Tropical cyclones are the most costly of the weather and climate disasters. Since 1980, the U.S. has sustained at least 218 weather and climate disasters where overall damages/costs reached or exceeded $1 billion (including Consumer Price Index adjustment to 2017). The total cost of these 218 events exceeds $1.2 trillion. However, this total does not include the costs for Hurricanes Harvey, Irma, and Maria, which are substantial and are still being assessed.
Not including hurricanes Harvey, Irma, and Maria, 35 tropical cyclones have caused at least $583.5 billion in total damages—with an average of $16.7 billion per event. Accounting for just under a fifth (17 percent) of the total number of events, tropical cyclones have caused almost half (47 percent) of the total damages attributed to billion-dollar weather and climate disasters since 1980. These numbers will dramatically rise once the 2017 hurricanes costs are included.
Following tropical cyclones, the most costly event types are:
- Drought, with an average cost of $9.4 billion per event
- Flooding, with an average cost of $4.3 billion per event
- Freezes, with an average cost of $3.4 billion per event
- Winter storms, with an average cost of $3.1 billion per event
- Wildfires, with an average cost of $2.5 billion per event
- Severe storms, with an average cost of $2.2 billion per event
Has every state experienced a billion-dollar disaster?
Every state in the country has been impacted by at least one billion-dollar disaster since 1980While each region of the United States faces a unique combination of weather and climate events, every state in the country has been impacted by at least one billion-dollar disaster since 1980. Over 94 of these disasters have affected at least some parts of Texas, while only one event has impacted Hawaii (Hurricane Iniki in 1992).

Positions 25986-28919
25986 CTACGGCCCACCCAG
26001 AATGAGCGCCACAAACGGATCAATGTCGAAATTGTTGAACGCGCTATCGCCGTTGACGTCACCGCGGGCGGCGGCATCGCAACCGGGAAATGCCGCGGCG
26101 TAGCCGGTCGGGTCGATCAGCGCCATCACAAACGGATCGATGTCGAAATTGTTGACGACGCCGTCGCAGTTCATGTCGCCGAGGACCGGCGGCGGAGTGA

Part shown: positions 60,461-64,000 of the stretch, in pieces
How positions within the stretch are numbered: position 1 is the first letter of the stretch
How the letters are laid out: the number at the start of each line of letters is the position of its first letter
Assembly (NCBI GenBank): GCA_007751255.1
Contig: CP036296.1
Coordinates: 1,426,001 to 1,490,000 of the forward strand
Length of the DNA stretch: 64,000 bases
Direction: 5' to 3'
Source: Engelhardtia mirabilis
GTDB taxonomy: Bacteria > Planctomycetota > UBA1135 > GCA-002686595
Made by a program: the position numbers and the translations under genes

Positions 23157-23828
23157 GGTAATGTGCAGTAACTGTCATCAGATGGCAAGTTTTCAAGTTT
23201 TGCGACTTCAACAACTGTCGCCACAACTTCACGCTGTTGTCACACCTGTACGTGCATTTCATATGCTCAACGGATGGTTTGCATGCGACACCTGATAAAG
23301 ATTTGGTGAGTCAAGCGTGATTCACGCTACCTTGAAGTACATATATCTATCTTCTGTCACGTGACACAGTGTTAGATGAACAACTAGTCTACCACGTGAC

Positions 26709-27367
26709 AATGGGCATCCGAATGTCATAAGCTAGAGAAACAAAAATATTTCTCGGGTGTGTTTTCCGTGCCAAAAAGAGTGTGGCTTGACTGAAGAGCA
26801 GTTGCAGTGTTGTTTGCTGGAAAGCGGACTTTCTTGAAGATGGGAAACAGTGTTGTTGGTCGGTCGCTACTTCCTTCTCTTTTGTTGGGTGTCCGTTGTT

Wildfires are most common west of the Plains states and in several Southeastern states. Inland flood events—not caused by tropical cyclones—often occur in states near large rivers or the Gulf of Mexico, which is a warm source of moisture to fuel rainstorms. Drought impacts are mostly focused in the Southern and Plains states where crop and livestock assets are densely populated. Severe local storm events are common across the Plains, Southeast, and Ohio River Valley states. And, winter storm impacts are concentrated in the Northeastern states while tropical cyclone impacts range from Texas to New England but also impact many inland states.
In total, the Central, South, and Southeast regions typically experience a higher frequency of billion-dollar disasters than other regions.
Has the U.S. experienced more flooding events in recent years?
Billion-dollar inland—non-tropical—flood events have increased in the United StatesBillion-dollar inland—non-tropical—flood events have increased in the United States. Most notably, four separate billion-dollar inland flood events occurred in 2016. This doubled the previous record since no more than two of these events had occurred in a year since 1980 until last year.
So far in 2017, two non-tropical inland flood events have affected the country (in California and Missouri/Arkansas). Also, we experienced historic rainfall from Hurricane Harvey, which is tropical-cyclone related flooding. This perhaps should be expected, as heavy rainfall events and their ensuing flood risks are increasing because warmer temperatures are “loading” the atmosphere with more water vapor. Over time, this increases the potential for extreme rainfall events. And, where we build and how we build determines our resilience to the increasing risk of flood events.